The highest ranked executive position in any company is the Chief Executive Position. A Chief Executive Officers makes major corporate decisions in the company. He/she manages the resources of the company and is in control of all the operations too. CEOs answer to a board of directors and informs them of the companys progress. Since CEOs are the top bosses of their business, they earn huge amounts of money. Some more than they deserve. The nature of their jobs also exposes them to significant amounts of money that flow in and out of the company. Some resist the urge to keep a share of the money to themselves while others do not. CEOs dont openly take the money as it would be incriminating rather they turn they self-interests into common good by taking advantage of the market. This means they take their interests and turn them into companys interest and in the process increase the money they earn. Some people like Warren Buffer would say they are greedy because they take more than they need but to fully affirm the allegations one would have to evaluate the ethical aspect of it.
In 1776, Adam Smith wrote a book titled An Inquiry into the Nature and Causes of Wealth of Nation in which he publicized the invisible hand theory. The invisible hand theory states that Each person while struggling for his gain of necessity advances the public interest by the free exchange of goods and services creating a division of labor and a free market. It means that people benefit the society without necessarily knowing it when they strive to make a living for themselves. Through invisible hand theory, one can turn self-interest into the common good. That people can turn their daily routines, needs and wants to turn an economic benefit (Smith, 1776). Self-interest could be ones wish to start a business enterprise. The enterprise would need laborers hence creating job opportunities for others. The tax will be paid, and licenses to operate the business will be revenue to the country (Eatwell, Newman & Milgate, 1987). Hence according to Adam Smith self-interest can be good. However, it can also be bad especially when it blinds one. Self-interest can make one take huge risks at the expense of other people needs since one is blinded by the possibility that the risk could bring in more money for them. In the 20th century, people took advantage of the assumptions in the invisible hand theory to transform self-interests into common good which also became the economic theory.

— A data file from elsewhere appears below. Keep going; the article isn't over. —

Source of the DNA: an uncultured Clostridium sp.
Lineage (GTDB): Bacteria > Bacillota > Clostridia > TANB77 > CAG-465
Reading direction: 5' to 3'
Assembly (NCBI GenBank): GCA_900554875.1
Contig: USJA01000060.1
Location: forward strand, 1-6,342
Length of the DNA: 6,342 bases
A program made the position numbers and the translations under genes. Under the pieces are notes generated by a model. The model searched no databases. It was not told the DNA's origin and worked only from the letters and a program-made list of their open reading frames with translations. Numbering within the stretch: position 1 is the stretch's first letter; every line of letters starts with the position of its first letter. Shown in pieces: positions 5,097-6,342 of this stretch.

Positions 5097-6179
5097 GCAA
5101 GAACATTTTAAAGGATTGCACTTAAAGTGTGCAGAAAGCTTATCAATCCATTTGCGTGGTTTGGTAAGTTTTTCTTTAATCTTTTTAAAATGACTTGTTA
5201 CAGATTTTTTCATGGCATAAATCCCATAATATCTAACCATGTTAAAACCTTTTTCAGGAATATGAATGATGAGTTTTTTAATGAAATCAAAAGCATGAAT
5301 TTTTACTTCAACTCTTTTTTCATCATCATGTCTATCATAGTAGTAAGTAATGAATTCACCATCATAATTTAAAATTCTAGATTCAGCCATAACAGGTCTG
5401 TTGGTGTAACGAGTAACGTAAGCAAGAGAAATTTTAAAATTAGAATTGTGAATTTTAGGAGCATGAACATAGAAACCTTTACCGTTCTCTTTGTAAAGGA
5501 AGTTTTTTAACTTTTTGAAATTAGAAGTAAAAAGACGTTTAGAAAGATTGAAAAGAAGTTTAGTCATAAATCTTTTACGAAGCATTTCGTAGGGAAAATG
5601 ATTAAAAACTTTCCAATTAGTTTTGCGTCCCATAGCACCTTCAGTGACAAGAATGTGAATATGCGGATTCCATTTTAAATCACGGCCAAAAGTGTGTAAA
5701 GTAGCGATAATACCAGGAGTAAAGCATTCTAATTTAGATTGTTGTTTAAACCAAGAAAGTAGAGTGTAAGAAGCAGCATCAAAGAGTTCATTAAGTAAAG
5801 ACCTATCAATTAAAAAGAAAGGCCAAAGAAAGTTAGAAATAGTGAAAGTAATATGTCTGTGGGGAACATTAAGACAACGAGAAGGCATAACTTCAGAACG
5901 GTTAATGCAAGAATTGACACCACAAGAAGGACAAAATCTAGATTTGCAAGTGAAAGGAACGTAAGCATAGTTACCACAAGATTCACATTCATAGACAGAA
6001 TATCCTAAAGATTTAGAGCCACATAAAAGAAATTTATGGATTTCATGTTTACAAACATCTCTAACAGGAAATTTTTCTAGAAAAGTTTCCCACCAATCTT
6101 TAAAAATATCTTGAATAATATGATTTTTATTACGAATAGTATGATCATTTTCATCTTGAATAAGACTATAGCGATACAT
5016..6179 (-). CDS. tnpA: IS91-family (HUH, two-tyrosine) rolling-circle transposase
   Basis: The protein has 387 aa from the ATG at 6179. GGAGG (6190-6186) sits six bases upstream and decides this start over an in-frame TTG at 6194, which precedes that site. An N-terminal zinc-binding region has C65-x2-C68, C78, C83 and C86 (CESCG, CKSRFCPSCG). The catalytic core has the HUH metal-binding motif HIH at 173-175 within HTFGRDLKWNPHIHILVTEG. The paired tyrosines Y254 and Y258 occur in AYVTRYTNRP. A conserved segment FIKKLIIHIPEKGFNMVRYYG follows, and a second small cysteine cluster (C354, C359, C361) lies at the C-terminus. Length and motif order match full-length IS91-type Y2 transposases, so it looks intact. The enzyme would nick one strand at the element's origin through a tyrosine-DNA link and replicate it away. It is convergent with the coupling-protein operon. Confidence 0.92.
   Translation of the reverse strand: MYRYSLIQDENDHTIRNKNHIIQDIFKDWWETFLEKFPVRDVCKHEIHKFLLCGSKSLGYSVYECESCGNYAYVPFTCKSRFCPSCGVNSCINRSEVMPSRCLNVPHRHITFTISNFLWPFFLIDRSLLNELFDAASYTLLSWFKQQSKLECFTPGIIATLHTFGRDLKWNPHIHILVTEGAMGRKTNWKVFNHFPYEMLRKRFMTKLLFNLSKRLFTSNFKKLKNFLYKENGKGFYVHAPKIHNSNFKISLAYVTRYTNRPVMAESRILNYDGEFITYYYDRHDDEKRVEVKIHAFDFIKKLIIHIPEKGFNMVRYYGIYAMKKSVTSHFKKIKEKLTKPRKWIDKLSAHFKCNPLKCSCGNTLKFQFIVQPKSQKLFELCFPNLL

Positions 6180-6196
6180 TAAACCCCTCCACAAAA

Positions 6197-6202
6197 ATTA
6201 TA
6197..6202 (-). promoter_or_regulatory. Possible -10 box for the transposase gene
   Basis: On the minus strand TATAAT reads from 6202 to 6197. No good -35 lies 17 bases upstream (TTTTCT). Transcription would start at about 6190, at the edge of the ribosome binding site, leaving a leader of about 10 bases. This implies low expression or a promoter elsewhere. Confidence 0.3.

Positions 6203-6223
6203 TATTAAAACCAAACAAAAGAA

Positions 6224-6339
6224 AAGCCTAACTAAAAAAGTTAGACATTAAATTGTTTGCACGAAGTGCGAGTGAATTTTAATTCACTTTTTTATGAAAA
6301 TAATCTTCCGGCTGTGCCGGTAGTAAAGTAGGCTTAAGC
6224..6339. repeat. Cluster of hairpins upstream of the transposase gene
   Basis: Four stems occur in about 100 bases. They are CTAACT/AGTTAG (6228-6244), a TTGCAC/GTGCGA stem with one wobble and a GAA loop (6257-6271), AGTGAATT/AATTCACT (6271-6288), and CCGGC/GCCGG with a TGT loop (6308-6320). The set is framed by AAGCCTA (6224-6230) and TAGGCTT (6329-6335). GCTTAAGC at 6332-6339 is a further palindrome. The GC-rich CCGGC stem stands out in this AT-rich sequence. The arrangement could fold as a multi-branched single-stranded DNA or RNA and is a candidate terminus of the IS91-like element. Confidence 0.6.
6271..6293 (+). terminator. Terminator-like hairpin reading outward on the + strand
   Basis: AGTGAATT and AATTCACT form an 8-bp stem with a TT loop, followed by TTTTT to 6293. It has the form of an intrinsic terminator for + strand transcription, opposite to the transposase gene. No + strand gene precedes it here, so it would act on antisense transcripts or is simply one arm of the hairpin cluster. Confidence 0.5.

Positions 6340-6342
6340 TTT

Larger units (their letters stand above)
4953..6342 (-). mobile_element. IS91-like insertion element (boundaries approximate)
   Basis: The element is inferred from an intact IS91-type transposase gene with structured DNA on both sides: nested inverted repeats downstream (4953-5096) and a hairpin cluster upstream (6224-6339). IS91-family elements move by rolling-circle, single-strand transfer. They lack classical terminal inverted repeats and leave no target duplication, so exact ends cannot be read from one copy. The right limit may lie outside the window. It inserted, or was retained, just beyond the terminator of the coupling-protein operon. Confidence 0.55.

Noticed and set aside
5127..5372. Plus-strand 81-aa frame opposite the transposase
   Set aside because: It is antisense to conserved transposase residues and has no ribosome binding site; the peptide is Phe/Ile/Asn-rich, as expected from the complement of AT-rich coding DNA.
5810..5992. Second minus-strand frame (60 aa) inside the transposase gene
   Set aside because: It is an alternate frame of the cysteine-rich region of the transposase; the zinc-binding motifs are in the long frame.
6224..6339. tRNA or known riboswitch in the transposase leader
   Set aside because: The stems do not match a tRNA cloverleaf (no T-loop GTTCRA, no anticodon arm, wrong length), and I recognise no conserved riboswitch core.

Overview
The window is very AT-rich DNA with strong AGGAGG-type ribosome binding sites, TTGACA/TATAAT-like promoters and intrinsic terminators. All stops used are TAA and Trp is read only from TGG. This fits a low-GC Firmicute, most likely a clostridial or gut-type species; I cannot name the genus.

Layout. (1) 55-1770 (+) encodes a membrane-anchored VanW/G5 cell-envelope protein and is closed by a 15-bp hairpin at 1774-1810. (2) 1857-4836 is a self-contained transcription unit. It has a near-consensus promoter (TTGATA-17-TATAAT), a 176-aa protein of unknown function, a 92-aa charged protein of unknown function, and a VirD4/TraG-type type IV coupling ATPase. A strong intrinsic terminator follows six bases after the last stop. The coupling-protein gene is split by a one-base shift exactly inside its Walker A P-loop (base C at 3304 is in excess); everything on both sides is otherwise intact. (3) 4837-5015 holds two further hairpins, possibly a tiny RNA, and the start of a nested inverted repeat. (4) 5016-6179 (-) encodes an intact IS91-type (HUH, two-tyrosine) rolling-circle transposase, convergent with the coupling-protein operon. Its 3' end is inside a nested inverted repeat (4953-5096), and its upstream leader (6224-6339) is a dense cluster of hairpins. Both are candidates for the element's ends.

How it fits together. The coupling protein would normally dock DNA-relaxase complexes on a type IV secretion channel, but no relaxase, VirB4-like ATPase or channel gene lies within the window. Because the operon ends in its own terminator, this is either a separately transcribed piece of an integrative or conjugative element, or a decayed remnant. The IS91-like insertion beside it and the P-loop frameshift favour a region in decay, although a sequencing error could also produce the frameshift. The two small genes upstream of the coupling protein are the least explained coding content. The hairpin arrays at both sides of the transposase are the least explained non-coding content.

The first assumption of the theory is the consumer sovereignty (Ikerd, 1998). Consumer sovereignty means that the consumer determines what flows into the market. A consumer can only purchase a commodity that is in line with his/her tastes and likes. Therefore the seller will have to look for a product that satisfies the needs and wants of a consumer. Whether the product is good or bad does not necessarily matter to an economist as long as there is a huge demand for it, the supply will be constant. It means that the consumer is always right. He will buy whatever he wants at the price he wants. Sellers till today live by this assumption, and so do CEOs they will invest in what they think the people would want even though it may harm the company financially.
The second assumption is that markets are competitive (Ikerd, 1998). The theory assumes that there must be buyers and sellers in the markets. A competitive market means that there so many buyers and sellers such that a single seller or buyer can determine the price of products in the market. It means that even if a big buyer withdrawals from the market the seller will hardly notice since there are more big buyers left. The competitive market also assumes that all products are the same or identical. If commodities are different, then it is assumed that they belong to a different market. If a manufacturer adds value to his/her product, he will have created a market of his own, and therefore it cannot be competitive unless other producers infiltrate the same market. A market is considered competitive if there is freedom of entry by buyers and sellers. It means that it should be easy to start and end the business. For example, if prices rise they suppliers should be able to enter the market and if the prices drop they should be able to quickly exit the market before they incur any loss.